3.4.3. Technical Skills


The technical skills are the easiest of the three aspects, because they are acquired from
the field of work gradually. The level of knowledge in the project functional or technical
area depends on the project nature and situation.
If the project manager does not have adequate technical skills, he must have access to a
subject matter expert or have one in his team. The project manager can perform better
and can be creative and innovative if he has adequate technical or functional skills.
There are however, very rare cases in which a project manager managed successfully
projects outside their functional or technical specialty. The concept of a generic field or
generic industry project manager does not really exist4, but a generic project director, a
PMO manager or a generic executive manager does exist and he might span multiple
fields or industries.

3.5. Finding and Preparing Qualified Project Managers


Qualified project managers can be simply recruited, or prepared, trained and grown from
within the existing IT team. In searching for project managers -or project management
candidates with the good potential-, the focus should be on the personal traits, like:
§ Leadership
§ Accepting responsibilities
§ Flexibility and adaptability with others
§ Communication skills

4
Some cases worked when the project manager had large experience and multi talents. Or when the
project was a program or mega project, and his work had a nature of directing or coordinating. But the
project manager in the IT department, and for the IT projects, must be educated and informed (technically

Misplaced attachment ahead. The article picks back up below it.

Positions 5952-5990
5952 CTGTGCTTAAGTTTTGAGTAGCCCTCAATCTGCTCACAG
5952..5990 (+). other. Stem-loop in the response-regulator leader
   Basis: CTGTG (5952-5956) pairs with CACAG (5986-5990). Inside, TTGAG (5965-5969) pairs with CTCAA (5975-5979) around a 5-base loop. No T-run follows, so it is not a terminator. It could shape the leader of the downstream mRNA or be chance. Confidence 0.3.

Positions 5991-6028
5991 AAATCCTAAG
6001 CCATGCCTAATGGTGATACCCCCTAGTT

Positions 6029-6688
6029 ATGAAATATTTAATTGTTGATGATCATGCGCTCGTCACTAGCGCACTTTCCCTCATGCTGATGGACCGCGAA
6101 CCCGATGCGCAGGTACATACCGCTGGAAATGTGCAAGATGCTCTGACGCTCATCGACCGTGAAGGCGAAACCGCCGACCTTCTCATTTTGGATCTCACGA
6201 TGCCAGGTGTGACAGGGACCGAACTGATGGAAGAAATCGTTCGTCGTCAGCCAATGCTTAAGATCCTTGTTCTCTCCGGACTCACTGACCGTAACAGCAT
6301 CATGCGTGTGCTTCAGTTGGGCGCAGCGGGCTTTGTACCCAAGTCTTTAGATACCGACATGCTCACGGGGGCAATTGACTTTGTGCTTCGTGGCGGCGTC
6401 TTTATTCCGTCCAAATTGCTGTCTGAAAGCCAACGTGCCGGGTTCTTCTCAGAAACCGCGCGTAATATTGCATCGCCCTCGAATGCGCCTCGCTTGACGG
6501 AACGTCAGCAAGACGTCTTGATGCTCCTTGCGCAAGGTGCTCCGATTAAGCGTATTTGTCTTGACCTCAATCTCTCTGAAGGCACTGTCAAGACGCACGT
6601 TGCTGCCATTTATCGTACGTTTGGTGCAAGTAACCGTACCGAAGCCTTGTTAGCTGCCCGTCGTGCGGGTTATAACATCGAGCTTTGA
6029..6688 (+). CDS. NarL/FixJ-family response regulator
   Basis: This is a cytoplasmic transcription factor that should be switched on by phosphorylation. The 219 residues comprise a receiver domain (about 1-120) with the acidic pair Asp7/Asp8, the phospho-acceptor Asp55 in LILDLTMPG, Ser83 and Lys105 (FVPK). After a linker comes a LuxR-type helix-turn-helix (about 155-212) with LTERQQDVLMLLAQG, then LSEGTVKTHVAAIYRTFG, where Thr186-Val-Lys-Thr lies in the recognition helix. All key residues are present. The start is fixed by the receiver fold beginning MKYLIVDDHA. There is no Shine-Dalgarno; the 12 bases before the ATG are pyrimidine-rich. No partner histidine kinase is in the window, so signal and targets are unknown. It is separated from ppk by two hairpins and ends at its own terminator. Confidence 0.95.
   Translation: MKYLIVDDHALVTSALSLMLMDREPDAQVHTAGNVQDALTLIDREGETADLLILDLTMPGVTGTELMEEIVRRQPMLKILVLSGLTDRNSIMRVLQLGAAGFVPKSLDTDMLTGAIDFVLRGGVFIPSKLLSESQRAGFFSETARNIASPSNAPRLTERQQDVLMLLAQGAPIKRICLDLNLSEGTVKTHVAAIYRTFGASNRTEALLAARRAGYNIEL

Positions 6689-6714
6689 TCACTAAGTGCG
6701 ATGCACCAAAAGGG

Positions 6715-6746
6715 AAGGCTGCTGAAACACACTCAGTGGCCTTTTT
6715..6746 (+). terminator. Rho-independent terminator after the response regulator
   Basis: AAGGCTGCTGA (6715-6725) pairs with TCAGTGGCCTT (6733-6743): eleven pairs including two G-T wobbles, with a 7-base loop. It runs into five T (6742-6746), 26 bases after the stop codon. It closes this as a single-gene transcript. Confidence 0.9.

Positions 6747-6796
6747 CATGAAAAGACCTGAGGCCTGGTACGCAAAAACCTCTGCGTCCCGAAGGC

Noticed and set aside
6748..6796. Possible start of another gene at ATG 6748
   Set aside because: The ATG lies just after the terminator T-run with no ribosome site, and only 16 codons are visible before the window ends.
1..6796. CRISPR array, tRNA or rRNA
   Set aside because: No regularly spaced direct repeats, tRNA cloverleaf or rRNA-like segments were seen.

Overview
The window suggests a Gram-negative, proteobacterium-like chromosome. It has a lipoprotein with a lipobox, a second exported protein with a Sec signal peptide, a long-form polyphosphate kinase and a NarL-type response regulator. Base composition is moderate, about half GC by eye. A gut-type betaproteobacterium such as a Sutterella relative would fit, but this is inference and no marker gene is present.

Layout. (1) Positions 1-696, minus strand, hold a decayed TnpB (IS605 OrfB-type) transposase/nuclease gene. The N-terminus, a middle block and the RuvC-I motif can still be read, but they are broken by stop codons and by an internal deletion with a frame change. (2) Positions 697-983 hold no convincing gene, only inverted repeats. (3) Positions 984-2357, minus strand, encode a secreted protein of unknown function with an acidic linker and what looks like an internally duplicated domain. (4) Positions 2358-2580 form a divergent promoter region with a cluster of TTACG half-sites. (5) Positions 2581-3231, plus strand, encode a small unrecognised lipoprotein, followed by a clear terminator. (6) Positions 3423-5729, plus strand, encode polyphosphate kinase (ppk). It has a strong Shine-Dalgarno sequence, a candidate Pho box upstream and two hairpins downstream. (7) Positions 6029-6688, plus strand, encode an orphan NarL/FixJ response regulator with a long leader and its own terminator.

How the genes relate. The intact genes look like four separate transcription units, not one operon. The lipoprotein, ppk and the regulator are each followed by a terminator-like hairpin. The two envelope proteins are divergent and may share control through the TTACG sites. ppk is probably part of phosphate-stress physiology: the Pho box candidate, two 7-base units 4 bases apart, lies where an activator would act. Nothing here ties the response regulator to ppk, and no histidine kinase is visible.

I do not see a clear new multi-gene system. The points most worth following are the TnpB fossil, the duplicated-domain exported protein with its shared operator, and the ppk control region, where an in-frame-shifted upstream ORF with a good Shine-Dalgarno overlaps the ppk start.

or functionally) about the project field or nature

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§ Resourcefulness5
Note that skills and knowledge about project management can be learned either in the
work environment or on job training, or by professional training in project management.
Even qualified project managers must attend at least one professional training.

5
having the ability to find quick and clever ways to overcome difficulties

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4. Projects in the Government


There are two types of projects in the government:

1. In-house projects: In-house project are performed by the in-house government staff,
and for a government entity. These projects are within control and work is visible and
easily monitored by the government entity.

2. External projects: External projects are performed by external suppliers, vendors or


subcontractors. The execution of these projects is outside the control of the
governmental entity, and hence these projects have more risks and issues, and
require special handling.

This distinction between the two is important because it affects the staffing of projects, the
quality management system and the methodology followed in managing the projects.
The following table summarizes the impact and recommended approach to handle in-
house project challenges:
Table 2 – Challenges – In-house Projects
Challenge Impact Recommendation
Staffing Organization structure Dedication to project and § Establish a structure that
and control over the allocating adequate time supports projects
project team to perform activities
§ Clarify responsibilities and
commandments to
projects
Quality Less formalized Quality of deliverables Dedicate a quality manager
with each project
Methodology Requires training and Overhead, long learning Select a methodology that is
investment in time curve and difficult to simple, pragmatic and easy
implement to follow

While the following table summarizes the impact and recommended approach to handle
External project challenges:

Table 3 – Challenges – External Projects


Challenge Impact Recommendation
Staffing 1. Understaffing the Poor project § Agreement and approval of
project from the performance project team staff
client side
§ Strict conditions in the project
contract
2. Inadequate Poor project § Prepare client side project
resources from the performance managers
government entity
§ Recruit project management
consultants to manage the
subcontractor

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Quality Guarantee quality of Quality of Dedicate a quality manager with